Farmer Ben only has ducks and cows. He can't remember how many of each he has, but he doesn't need to remember because he knows he has 22 animals and 22 is also his age. He also knows that the animals have a total of 56 legs, because 56 is also the age of his father. Assuming all the animals have the usual numbers of limbs, how many ducks and how many cows does Farmer Ben have?
Math majors on the other hand revel in this sort of thing. They will not be fazed by such a scheme for Farmer Ben to remember how much livestock he has. They probably have an equally contrived method for remembering their own phone numbers. They also desperately need to recognize math as a creative endeavor, and they need to practice exercising that creativity. My past incarnations of this course were all about how to write mathematical proof, and somehow in trying to get the writing straightened out (which must be done, don’t get me wrong) I focused the students’ attention away from figuring out the tricks and ideas that actually allow us to figure things out.
While the problem of Farmer Ben’s livestock can easily be solved using algebra, that is not the assignment in the text with this exercise. The assignment says draw a diagram to solve the problem. (Yes, you should go back to the problem and work out a good picture to draw that captures the would lead, for example, my brilliant 6 year old to figure it out.) The content in this section includes student solutions to problems in which they had to draw diagrams, giving the reader examples of multiple correct solutions (that actually have little in common), and examples of language they should use to explain their work. The problems in the section are not all algebra problems, but instead are all problems whose answer can be diagrammed effectively. Another example is about the number of high-fives a certain soccer team did at the end of a game if everyone high-fived everyone else.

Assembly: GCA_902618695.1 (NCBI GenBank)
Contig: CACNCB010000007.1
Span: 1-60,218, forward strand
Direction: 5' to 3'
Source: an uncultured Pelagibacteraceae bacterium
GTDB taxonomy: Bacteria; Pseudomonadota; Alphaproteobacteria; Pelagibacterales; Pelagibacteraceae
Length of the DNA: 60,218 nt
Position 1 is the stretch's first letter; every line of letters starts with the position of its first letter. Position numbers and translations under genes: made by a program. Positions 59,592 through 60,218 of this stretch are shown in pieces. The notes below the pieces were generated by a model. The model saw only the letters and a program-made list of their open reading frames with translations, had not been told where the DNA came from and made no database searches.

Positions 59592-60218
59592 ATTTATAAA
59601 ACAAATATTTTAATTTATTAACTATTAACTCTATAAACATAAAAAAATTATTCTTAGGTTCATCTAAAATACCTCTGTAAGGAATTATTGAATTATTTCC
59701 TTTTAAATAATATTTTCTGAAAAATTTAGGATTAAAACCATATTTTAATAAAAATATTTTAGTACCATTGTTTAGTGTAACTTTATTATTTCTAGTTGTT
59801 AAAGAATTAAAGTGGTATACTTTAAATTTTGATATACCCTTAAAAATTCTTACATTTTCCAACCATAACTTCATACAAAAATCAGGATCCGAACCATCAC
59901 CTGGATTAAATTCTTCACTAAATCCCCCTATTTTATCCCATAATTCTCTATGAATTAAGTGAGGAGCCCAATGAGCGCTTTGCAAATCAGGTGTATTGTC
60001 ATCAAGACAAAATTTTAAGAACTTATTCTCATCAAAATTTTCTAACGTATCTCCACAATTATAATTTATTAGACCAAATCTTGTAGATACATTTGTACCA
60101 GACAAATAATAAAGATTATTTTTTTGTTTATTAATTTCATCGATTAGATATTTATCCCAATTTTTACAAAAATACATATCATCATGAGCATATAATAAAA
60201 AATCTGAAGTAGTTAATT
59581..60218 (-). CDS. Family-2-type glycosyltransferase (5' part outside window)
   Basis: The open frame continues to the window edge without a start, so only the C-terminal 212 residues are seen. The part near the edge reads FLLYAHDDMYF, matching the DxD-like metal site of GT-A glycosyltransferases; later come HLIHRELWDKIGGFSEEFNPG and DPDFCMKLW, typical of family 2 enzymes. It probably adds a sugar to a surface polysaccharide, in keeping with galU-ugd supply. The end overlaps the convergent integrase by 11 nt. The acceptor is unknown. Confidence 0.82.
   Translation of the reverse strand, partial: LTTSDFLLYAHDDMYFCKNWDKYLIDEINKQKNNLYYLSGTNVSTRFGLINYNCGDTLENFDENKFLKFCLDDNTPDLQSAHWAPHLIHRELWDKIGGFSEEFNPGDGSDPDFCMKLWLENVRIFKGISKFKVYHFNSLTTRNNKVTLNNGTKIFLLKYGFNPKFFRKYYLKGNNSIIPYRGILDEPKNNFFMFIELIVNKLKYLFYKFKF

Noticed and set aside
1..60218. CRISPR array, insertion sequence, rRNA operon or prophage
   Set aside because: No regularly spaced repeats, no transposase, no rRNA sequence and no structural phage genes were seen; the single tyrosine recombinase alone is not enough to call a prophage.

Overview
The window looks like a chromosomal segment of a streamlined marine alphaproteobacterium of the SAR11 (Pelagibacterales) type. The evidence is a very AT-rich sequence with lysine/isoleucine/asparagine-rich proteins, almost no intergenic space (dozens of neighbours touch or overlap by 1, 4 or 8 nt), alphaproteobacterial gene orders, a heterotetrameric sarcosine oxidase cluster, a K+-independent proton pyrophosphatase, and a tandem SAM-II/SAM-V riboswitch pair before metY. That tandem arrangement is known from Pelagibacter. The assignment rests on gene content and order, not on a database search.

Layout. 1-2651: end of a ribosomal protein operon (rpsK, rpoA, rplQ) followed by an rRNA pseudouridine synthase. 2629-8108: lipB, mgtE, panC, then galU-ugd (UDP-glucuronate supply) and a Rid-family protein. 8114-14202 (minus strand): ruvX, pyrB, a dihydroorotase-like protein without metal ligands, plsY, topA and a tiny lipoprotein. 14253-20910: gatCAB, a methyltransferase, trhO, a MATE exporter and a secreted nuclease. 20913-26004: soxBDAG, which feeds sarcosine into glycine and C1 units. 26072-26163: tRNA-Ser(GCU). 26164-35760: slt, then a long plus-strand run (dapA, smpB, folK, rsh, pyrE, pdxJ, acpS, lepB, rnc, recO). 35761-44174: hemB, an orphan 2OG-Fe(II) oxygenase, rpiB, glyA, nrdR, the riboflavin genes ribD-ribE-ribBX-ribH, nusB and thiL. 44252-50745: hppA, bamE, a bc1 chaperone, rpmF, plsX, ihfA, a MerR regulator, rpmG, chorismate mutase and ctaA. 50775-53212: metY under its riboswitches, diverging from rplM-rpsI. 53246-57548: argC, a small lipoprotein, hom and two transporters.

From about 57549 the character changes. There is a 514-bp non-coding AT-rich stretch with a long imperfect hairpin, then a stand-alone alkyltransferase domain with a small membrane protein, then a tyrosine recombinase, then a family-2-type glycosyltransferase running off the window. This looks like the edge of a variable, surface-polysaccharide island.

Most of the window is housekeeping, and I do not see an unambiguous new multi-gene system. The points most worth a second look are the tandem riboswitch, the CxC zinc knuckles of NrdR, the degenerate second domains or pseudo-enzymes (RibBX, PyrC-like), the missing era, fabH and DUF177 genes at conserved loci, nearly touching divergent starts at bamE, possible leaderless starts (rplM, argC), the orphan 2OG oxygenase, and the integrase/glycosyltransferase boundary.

Probably all (OK maybe this is optimistic) of the students in the Introduction to Higher Mathematics course would solve the problem with algebra and with no difficulty, but choosing a useful diagram would require some thought. Up to this point we have largely asked these students to answer questions that they could solve by copying a process from a similar problem, and they are reluctant to explore what they understand without following such a model. I have plenty of mathematical ideas that include the high level vocabulary and concepts that my students are ready to study for which “solve this problem by drawing a diagram” is an excellent exercise.
Other sections in the text include other strategies that are valid at all levels of mathematics, like “Making a systematic list,” “Eliminating possibilities,” “Solve an easier related problem,” “Look for a pattern,” and so on. My job is going to be to develop assignments that enable them to practice these problem solving techniques while also learning sufficient high-level vocabulary. I will be building that bridge (over the river, so that we can walk across with the dogs without ado) over the summer. We’ll see how it goes!